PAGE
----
The STR work group may come up with proposals to support a healthy housing market and regulate STR’s which Nantucket voters might approve….and it may not.

By passing Article 60 we can literally shove the envelope at the STR work group. If we don’t like what they propose, at least we will have something on the books to start to stanch the bleeding and heal the patient. — CHARITY BENZ

Dr. Tim Lepore On Article 60

To the editor: I’m a washashore who’s been here for 40 years. Article 60 is very straightforward to me. It protects Nantucket year-round and seasonal residents’ ability to short-term rent their homes by amending our zoning in residential neighborhoods to continue this tradition.
If you live on your property for six months or more, you’ll have the ability to rent as much as you want.
If you spend time in your home, you’ll be able to short-term rent in proportion to the time you spend there and any long-term rentals (over 31 days).
Even if you bought an investment property, Article 60 will allow you to short-term rent in proportion to the time it’s rented for longer periods.
One argument I hear is to wait until the workgroup comes up with something. I serve on a lot of committees, and let me tell you, if we wait until the workgroup is done, we’ll all be old (some of us beneath the waves). Article 60 will give the workgroup the guidance it needs from voters.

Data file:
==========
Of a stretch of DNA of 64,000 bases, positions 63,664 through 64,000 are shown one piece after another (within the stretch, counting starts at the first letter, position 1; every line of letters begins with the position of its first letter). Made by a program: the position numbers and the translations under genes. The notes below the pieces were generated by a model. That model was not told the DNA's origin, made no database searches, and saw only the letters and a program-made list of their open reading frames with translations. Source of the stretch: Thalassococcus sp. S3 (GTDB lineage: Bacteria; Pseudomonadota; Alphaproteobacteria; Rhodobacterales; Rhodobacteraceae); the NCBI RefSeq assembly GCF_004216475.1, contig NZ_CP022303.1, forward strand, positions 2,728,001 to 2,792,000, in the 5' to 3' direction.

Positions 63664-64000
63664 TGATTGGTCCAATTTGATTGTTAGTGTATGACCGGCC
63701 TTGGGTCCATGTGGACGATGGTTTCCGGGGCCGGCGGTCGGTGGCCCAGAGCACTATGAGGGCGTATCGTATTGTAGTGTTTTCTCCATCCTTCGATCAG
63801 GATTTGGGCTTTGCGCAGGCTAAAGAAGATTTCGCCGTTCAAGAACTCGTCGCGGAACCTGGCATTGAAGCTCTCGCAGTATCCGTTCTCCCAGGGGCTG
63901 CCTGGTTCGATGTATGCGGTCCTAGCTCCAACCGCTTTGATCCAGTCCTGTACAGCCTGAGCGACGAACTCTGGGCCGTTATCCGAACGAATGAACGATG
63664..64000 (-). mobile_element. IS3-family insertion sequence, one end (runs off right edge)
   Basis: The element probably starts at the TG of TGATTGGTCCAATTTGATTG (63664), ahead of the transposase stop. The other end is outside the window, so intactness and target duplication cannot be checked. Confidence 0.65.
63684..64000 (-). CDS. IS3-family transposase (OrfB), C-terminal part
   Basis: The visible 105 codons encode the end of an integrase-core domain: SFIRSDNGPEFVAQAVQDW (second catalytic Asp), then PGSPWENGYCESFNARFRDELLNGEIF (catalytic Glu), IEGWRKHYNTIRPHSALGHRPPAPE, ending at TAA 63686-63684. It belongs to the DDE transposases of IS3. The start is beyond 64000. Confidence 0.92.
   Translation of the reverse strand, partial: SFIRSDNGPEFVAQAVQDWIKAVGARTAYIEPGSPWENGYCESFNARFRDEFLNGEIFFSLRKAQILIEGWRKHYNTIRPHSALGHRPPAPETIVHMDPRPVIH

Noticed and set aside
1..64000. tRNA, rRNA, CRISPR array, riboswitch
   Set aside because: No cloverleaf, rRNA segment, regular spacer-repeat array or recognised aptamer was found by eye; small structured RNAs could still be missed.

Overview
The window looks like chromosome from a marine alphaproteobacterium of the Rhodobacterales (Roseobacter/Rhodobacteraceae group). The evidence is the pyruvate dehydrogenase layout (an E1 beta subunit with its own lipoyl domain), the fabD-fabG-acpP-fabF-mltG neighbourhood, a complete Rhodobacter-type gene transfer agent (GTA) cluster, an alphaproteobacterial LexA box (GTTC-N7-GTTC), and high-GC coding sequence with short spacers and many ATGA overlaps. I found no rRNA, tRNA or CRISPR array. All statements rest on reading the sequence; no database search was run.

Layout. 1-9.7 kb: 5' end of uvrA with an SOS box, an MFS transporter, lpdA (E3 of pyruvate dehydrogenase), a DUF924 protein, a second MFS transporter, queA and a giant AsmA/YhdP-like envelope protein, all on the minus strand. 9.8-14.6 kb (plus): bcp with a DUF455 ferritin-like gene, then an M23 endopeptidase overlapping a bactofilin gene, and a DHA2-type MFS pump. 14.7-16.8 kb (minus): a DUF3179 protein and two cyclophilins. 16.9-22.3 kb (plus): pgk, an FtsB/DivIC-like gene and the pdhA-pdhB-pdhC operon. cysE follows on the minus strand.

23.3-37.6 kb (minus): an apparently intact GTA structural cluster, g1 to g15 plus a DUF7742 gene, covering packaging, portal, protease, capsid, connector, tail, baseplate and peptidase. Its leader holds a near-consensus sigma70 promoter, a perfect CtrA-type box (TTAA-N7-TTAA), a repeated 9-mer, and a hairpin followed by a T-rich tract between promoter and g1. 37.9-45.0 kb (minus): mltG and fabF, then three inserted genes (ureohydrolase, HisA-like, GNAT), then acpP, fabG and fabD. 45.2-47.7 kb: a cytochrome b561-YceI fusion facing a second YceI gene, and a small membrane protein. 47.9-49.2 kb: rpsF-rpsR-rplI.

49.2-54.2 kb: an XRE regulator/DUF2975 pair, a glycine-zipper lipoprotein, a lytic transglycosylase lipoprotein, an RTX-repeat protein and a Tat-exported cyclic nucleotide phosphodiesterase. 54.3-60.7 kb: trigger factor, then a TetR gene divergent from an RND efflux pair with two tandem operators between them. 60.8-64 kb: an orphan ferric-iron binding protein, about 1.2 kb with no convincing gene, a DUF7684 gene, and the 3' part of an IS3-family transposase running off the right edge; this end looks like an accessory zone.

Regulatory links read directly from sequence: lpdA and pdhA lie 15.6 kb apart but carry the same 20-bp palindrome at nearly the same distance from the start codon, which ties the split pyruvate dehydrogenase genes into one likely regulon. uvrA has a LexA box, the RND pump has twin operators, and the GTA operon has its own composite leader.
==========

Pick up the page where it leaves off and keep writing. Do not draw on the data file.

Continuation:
We don’t have time to wait – our community needs to take action now.
Nantucket no longer has the teachers, nurses, and police officers to serve our community because investors and corporations have artificially raised home prices by turning homes into mini-hotels.
Every day, we inch closer to becoming a commuting workforce. Many who manage to stay on the Island are living in cramped conditions. We will continue to lose our teachers, firefighters, and others (and fail to attract new workers) because they have no prospect of housing. There are no year-round rentals or homes to buy, and we are losing our year-round community and neighborhoods.
The younger generation – including our children – don’t see a future on Nantucket.
I don’t want to see Nantucket become an enclave for the rich and famous as community members sell out homes to off-island entities. Article 60 is a positive step to slow this trend and provide protection for homeowners and neighborhoods while maintaining a strong tourism economy and our traditional vacation rentals.
It’s not beaches and sunsets that make Nantucket special – it’s the people. If we want a community, we have to start making choices with this goal in mind. Article 60 is a start. It’s a simple and common-sense step in the right direction.
I hope you’ll join me in voting YES on Article 60 at Saturday’s Town Meeting. — DR. TIM LEPORE